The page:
Tap into your inner investigative reporter and try and find out which class the student was in last year. If you haven’t already, start documenting what is going on right away! Sometimes we think we will be able to remember, but our brains are like sieves, and details start falling away. As you craft your rebuttal, try and keep your ideas as descriptive and objective as possible. Be sure to explain why you made the decisions you did as the situation unfolded. Be sure to steer clear of language that is inferential and emotionally charged.

When you jot down what happened with the student, be sure to include as much as you can remember about what happened before the student was asked to take a break in the hallway. Have one-on-one talks with other students to see what they remember. Try and connect the decisions you made to the classroom management system you have created in your classroom. Show how this decision was a result of the logical consequences of your agreed-upon management system. Also, infuse sentiments that show you are reflective, open, and receptive to feedback. After writing the rebuttal, consider sharing with someone you trust for feedback. Another pair of eyes will be helpful.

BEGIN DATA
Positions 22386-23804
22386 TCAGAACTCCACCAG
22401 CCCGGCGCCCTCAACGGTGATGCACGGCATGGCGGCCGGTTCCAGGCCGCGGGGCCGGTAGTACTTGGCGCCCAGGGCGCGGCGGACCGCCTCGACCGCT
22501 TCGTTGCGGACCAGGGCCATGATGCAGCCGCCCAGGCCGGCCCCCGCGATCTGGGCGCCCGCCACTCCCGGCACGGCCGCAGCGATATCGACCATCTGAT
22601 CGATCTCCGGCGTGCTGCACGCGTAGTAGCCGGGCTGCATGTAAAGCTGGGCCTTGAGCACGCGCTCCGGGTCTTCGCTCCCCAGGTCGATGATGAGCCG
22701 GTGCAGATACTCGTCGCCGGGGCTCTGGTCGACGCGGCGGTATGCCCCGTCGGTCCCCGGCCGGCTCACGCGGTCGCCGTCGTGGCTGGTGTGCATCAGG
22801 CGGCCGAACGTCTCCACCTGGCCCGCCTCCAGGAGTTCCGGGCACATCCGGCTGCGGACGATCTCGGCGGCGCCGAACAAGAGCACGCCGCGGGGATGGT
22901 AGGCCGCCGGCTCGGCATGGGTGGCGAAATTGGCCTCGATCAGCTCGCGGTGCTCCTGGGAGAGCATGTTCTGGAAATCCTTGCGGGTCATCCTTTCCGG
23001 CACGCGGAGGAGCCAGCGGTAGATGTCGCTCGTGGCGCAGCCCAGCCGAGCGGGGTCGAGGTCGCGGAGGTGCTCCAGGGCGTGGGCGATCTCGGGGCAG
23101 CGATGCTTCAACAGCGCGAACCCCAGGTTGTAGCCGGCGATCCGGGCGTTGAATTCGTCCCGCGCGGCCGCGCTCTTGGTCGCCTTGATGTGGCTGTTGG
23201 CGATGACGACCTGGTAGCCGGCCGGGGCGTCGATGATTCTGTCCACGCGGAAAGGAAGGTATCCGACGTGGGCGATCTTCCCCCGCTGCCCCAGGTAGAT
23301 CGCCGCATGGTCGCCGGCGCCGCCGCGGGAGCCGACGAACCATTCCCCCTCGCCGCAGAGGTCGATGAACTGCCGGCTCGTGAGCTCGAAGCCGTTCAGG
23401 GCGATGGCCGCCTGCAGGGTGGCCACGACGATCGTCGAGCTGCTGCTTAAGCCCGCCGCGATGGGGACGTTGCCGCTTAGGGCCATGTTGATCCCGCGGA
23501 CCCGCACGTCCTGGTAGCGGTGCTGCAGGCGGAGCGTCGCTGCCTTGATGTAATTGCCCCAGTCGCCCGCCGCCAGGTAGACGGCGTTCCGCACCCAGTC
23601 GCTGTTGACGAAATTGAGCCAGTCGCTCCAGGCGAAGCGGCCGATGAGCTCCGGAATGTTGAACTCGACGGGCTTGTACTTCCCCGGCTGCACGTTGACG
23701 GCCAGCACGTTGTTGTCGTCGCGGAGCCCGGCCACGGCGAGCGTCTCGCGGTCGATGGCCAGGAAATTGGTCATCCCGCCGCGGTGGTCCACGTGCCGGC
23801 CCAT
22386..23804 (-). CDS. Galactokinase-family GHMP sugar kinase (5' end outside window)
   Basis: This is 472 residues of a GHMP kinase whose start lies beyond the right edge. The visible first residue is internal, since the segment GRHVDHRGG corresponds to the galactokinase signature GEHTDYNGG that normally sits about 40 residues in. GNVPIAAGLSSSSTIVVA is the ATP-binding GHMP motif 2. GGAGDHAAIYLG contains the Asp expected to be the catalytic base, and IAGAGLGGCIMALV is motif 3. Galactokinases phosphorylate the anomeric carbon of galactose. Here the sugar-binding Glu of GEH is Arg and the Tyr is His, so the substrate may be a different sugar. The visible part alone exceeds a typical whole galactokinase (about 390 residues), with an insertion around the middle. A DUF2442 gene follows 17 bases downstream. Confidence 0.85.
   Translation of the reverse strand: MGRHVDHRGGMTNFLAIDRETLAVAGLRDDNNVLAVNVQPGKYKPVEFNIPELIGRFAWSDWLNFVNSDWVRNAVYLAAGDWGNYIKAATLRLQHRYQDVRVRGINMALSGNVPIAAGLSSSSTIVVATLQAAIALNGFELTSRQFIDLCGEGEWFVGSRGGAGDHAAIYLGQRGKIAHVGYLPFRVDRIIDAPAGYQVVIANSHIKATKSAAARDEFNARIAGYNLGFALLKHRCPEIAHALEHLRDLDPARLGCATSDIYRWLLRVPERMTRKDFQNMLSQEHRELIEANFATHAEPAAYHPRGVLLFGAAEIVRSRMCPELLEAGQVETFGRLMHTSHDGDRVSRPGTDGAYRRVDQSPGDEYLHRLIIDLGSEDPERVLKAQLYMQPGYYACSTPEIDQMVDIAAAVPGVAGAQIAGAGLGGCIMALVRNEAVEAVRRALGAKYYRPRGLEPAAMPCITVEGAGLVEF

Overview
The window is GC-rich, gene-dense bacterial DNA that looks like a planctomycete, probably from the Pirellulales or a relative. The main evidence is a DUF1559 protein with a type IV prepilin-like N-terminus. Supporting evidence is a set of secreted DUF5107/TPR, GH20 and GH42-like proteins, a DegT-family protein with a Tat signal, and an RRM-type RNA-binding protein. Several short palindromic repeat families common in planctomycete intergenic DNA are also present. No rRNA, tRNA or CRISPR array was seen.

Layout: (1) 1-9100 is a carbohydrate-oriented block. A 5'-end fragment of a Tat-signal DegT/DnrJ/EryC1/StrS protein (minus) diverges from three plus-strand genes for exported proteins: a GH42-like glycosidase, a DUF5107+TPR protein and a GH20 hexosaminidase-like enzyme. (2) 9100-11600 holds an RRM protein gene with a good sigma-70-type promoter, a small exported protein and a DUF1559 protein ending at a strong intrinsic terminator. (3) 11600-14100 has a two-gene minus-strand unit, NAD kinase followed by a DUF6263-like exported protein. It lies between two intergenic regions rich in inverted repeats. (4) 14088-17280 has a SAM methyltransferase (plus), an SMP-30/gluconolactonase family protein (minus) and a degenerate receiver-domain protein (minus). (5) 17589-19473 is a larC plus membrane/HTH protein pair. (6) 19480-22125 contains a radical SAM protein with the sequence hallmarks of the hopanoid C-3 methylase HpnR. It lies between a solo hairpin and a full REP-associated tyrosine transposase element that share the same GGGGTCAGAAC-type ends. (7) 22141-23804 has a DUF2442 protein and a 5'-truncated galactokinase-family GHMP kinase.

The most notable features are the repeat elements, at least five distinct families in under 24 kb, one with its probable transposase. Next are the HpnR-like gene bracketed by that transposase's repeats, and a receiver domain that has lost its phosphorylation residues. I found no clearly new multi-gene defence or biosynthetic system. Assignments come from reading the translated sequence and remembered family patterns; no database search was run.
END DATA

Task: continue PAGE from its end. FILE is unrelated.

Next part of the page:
For the immediate future, don’t engage with the parents on your own in any way, shape, or form. Put your ideas in writing, and if you need to meet with them, find someone else to join you besides the principal who perpetuated the disrespectful interactions. You might want to explore having this student switched from your classroom if possible. It could be beneficial for all involved.

Also, this may be one of those times when you start networking and looking for other work opportunities. It’s going to be a long haul to have such an adversarial relationship with your principal. Yes, it’s true, principals are human beings, too, and they make mistakes like the rest of us, but when that meeting escalated and felt confrontational, the leadership should have stepped up. Meanwhile, what will you do to take care of yourself? My self-care has a healthy dose of poetry. I hope American poet Mary Oliver inspires you to find your voice on The Journey of life.

Dear WeAreTeachers:
Would it be so bad to ignore the kids on their cell phones or with earbuds? I’ve always been the “bad guy” in my classroom. While co-teachers say nothing, I’m the one fighting to get the kids to put their technology distractions away. I’ve tried the charging station, points deducted, calling home, collecting phones. Nothing works. I’m now tired. Just tired. I’m thinking I’ll do an experiment on Monday to see what happens if I just ignore the cell phones and hats and earbuds, the talking, the copying each other.  What if, for one day, I just don’t discipline the class? I’ll hand out the work and not say anything. What’s the worst that could happen if I just ignore it all? — Looking the Other Way

Dear L.T.O.W.,